To ensure we’re all clear about the banking sector having learned its lessons, the Financial Times yesterday noted that Peter Hancock (a prime mover in the invention of credit derivatives) is to join AIG….one of the many institutions which suffered from his little brainchild.
His job at AIG is going to be ‘the overseeing of risk’, an onerous task but one that I’d imagine involves largely looking in the mirror. For those of you who don’t have ‘packaged toxic debt’ etched painfully onto your brain using a rusty garden fork, Hancock was one of the MOTUs (Masters of the Universe) who pioneered the concept of taking radioactive loans, and folding them lightly into a mélange of Russian cowboys loans and African government loans….along with a few tasty morsels of not too bad at all debt. The whole then became a ‘derivative’, pretty much in the same way that Homo sapiens is a derivative of the jackal.
Although originally designed as a way to spread risk, after a while it became clear even to those packaging them that there wasn’t much meat in the Scouse: some of the spuds going in there were yelling ‘please kill me before I default again’. So Hancock and his chums came up with the Credit Default Swap – a game of Polish roulette played with other banks, in which all the gun-chambers had bullets in.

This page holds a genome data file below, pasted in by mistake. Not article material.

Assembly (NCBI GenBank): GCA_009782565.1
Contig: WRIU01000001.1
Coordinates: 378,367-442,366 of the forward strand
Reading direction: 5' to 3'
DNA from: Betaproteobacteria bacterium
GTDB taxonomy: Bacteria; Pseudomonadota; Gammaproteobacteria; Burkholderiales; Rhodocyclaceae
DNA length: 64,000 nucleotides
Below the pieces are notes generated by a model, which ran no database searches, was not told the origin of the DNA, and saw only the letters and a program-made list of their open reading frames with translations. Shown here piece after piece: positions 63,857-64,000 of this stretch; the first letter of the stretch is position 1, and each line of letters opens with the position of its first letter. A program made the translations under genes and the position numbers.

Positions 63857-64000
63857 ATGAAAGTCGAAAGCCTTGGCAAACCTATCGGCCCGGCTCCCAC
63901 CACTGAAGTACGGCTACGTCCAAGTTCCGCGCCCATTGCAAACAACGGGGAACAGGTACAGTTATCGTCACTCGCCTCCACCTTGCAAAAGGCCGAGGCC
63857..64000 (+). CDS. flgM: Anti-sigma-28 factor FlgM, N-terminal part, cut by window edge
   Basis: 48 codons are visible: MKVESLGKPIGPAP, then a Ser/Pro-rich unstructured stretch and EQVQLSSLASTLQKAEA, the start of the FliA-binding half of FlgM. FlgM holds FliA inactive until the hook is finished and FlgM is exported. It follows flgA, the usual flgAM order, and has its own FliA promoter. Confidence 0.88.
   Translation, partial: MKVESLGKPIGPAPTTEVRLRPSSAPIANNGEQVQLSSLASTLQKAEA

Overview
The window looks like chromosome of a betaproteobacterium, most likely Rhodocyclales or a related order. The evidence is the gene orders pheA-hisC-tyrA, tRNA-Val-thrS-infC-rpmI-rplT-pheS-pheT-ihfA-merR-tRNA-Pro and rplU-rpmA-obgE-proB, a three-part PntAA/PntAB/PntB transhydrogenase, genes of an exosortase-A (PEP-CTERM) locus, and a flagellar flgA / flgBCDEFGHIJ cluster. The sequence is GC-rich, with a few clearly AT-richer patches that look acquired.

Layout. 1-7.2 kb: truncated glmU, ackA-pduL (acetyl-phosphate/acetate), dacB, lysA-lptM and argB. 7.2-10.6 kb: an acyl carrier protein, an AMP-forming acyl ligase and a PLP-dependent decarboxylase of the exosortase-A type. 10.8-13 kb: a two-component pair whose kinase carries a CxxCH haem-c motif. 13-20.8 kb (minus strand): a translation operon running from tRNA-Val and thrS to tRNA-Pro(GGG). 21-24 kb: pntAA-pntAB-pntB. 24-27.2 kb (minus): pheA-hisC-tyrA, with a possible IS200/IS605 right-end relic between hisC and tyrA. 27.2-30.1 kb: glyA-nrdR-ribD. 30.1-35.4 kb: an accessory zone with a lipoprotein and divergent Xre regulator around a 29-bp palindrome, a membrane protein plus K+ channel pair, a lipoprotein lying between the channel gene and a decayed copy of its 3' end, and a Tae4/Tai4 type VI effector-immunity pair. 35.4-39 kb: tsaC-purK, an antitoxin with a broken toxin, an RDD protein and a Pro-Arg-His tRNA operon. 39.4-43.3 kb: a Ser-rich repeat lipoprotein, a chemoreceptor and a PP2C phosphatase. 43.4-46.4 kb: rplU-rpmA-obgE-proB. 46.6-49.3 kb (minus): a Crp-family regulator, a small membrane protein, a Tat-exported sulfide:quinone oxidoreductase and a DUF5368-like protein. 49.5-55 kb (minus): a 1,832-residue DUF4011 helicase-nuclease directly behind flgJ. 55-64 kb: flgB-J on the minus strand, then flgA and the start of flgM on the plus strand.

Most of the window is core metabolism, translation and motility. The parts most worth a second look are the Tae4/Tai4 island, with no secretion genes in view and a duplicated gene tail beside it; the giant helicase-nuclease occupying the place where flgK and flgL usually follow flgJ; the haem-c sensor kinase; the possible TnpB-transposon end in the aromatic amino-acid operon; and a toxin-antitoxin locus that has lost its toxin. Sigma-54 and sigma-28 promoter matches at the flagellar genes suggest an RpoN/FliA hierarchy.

Hancock made his name at JP Morgan, the original source in 1991 of the very CDs and CDSs that bankrupted nigh on every bank in the world – except of course Morgan the Pirate.
He’s going to pull down $7.5 million a year, and is being groomed as the eventual CEO of AIG. Until then, he’ll just be the SOB in charge of auditing risk. Having absorbed this news, I shall sleep soundly in my bed tonight.
One thing you really can be pleased about is that Hancock’s unique skills are unlikely to screw up your pension, because being only 51 it’s not really his bag. No, there are other folks busy ensuring that your pension will be worth one 1923 German Mark before too long.
You may find this hard to grasp, but pension funds and other unrelated clowns have been pouring our retirement money into the commercial property sector. You may say “And what better place for it?” and I might reply “How long have you got?”
It has long been the job of pension companies to ride into town just as the James Boys have finished all the Beer and shot the sheriff. During the boom of 2006 in commercials, a cool £1.7 billion was thrust upon those selling the action. So in the light of the internet’s incursions into retail (and none of the banks having any money to fund so much as a leveraged buy-out) the pension industry whacked £3.2 billion in there during the last quarter of 2009 alone.
Anyone got a few million guilders for a tulip? Very nice tulip. Much sought-after.
Copyright John Ward